Shannonwatch Recommendations to the Universal Periodic Review of Ireland's Human Rights Record

The Universal Periodic Review (UPR) is a United Nations process whereby the domestic human rights records of all 192 Member States are reviewed every four years. Ireland’s first review under UPR will take place on 6 October 2011. It will be the first time that Ireland’s human rights record is reviewed by other UN Member States, rather than expert groups such as the UN Treaty Monitoring Bodies. [For more information on the UPR see www.upr-info.org].

Shannonwatch have submitted a report to the UPR process which addresses two main areas of concern. These are Ireland’s role in the U.S. rendition programme and the transit of munitions, weapons and armed soldiers through Irish airspace and territory. In addition to Ireland’s human rights obligations, it recognises the State’s responsibilities as outlined in Article 2 of the Charter of the United Nations, the Geneva Conventions and other instruments of international humanitarian law, and the Hague Conventions of 1899 and 1907.

In relation to renditions, the submission recommends the establishment of a regime for the identification, control and inspection of suspicious flights, and for a full public inquiry into the use of Irish territory, and in particular Shannon airport, in renditions.

Shannonwatch also call for procedures to be put in place to ensure that troops, weapons,
munitions and associated equipment being transited through Irish territory and airspace
are not destined for countries where they could be implicated in human rights violations
and war crimes.

The specific recommendations made by Shannonwatch are

  1. The Irish government should review and if necessary strengthen legislation governing the search and inspection of suspected rendition flights to ensure that it’s civil and police authorities have the necessary power in this regard.
  2. The Irish government should establish a robust and transparent system for identifying aircraft, operators and crews using Irish territory or airports to commit or assist abuses of human rights, including renditions. This would include procedures so that requests for landing authorisation by foreign aircraft, other than regularly scheduled commercial flights, require the provision of sufficient information to allow effective monitoring of all persons on board, the purpose of the flight, and its final destination.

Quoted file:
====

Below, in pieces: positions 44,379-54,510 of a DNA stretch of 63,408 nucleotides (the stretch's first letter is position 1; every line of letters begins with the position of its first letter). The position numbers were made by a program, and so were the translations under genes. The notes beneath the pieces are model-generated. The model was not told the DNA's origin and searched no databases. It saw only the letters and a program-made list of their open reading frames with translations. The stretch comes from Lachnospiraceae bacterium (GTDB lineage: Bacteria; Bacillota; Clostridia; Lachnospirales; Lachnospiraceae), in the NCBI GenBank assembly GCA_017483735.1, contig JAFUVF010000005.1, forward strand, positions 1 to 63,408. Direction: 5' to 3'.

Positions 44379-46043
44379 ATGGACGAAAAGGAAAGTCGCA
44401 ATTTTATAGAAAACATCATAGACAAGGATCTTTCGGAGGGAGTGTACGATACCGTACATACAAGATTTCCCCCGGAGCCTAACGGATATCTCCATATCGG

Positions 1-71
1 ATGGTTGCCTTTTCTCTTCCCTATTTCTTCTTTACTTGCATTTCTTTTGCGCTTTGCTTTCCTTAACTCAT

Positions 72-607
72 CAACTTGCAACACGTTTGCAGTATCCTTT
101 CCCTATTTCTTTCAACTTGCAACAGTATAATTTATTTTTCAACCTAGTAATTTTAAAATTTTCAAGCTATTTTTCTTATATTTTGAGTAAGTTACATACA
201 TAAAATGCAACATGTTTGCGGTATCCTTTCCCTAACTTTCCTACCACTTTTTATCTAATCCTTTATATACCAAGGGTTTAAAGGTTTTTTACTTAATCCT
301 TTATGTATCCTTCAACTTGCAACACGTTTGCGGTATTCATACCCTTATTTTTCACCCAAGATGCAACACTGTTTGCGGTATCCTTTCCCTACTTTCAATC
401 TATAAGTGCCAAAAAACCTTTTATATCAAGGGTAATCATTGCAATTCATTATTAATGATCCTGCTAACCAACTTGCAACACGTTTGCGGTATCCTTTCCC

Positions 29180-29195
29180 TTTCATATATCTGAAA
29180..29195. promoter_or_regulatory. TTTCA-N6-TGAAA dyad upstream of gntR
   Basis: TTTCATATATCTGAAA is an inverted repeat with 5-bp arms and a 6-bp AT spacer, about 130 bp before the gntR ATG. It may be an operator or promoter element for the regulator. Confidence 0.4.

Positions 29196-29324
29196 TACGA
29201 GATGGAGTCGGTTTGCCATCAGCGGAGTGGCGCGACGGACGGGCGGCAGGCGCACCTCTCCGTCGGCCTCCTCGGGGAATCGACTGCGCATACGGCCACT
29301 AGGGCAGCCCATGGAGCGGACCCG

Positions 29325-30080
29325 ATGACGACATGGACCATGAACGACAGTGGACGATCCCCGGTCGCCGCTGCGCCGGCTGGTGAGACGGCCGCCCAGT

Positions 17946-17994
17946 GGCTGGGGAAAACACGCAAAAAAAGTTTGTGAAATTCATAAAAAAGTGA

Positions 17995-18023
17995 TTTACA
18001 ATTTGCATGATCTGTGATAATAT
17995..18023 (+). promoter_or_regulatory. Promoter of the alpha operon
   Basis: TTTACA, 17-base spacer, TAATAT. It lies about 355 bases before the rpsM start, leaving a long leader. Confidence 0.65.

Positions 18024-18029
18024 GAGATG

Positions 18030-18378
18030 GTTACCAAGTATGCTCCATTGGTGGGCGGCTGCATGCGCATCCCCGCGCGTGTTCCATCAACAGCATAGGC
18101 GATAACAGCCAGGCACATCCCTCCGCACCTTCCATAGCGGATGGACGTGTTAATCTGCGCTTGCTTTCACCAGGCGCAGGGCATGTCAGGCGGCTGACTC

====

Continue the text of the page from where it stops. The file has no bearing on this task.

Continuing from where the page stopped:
3. The Irish government should establish an independent and impartial inquiry into the use of Irish territory, and in particular Shannon airport, in renditions. The outcome of this review should be made public.
  4. Procedures should be put in place to ensure that troops, weapons, munitions and associated equipment being transited through Irish territory and airspace are not destined for countries where they could be used to commit human rights violations and war crimes. These include but are not restricted to embargoed countries. Applicants for an exemption under the Air Navigation (Carriage of Munitions of War, Weapons and Dangerous Goods) Order should be required to provide sufficient information to allow effective monitoring of transited weapons and munitions, including details of all munitions on board the aircraft and its final destination.
  5. The Irish government should review and if necessary strengthen legislation to ensure that it’s civil and police authorities have the necessary power to inspect any aircraft suspected to be carrying munitions or war.

The full submission is available here.

The Irish Government is also required to make a National Report to the UPR. As part of its consultation process with all relevant stakeholders, Shannonwatch have presented their recommendations to the government. It is hoped that the issues and recommendations raised will be key elements of their National Report.

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